How the GOP Brought Antisemitism from the Margins to the White HouseBreaking News
tags: conspiracy theories, conservatism, far right, antisemitism
Despite the extensive evidence of widespread far-right antisemitism, much of the public discourse has focused on antisemitism on the left, or on antisemitism by non-white individuals who are inaccurately characterized as acting on a left-wing political agenda. A 2018-19 study by Media Matters for America, a progressive media watchdog, shows that in the 11 months following the Tree of Life synagogue shooting in October 2018, mainstream media discussed antisemitic rhetoric on the left more than antisemitic violence on the right.
Part of the reason for this, Ellman-Golan says, is a well-coordinated right-wing campaign to paint the Democrats as the “party of antisemitism.” On March 10, 2019 — two weeks before Brooks quoted from Mein Kampf in Congress — Wyoming Republican Senator Liz Cheney, the third-ranking Republican House member, told NBC’s “Meet the Press” that since regaining control of the House in the November 2018 midterms, the Democrats had become “the party of antisemitism, the party of infanticide, the party of socialism.”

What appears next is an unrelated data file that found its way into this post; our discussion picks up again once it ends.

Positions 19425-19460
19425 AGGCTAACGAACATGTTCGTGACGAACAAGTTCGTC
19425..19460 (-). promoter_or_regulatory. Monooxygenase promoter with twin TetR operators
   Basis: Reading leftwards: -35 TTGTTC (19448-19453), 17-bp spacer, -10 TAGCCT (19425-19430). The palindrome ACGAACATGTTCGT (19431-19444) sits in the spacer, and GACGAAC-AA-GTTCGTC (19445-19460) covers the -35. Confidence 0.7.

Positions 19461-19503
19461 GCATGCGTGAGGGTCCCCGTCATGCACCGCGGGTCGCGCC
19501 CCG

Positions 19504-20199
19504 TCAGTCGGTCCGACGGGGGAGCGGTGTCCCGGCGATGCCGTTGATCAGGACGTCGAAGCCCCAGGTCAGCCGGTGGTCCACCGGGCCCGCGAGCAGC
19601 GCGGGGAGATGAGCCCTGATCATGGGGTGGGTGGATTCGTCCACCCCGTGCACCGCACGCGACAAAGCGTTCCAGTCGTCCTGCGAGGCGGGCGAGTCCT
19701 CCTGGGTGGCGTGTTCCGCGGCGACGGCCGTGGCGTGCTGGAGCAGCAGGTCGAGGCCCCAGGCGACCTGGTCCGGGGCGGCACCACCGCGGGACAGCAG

Two days later, Cheney repeated these exact terms during a press conference on Capitol Hill, stating that the House GOP’s “big, overall message” would be to connect the Democrats to this trifecta of accusations as part of its 2020 election strategy.
The fact that this strategy has met some success is down to a range of factors. One, says Bend the Arc CEO Stosh Cotler, is that many Americans — including progressives — are less familiar with what antisemitism is and how it manifests than with other forms of oppression. “Antisemitism can be difficult for all people to recognize, including Jews,” Cotler explains. “So when the general public is being told through a very well-funded, right-wing message machine that antisemitism is most dangerous coming from the left, we need to be actively refuting it while lifting up a more accurate reflection of what is really true.”
There is a historical component to the right’s success in claiming that antisemitism is more prevalent on the left. As Cotler notes, the political right has “essentially owned the definition of antisemitism” since the 1960s, with the emergence of what was termed the “new antisemitism.” The theorists behind this strand of thought pointed to the radical left, the Soviet Union, and Muslim countries as the major contemporary proponents of Jew-hatred, while conflating anti-Zionism and antisemitism.
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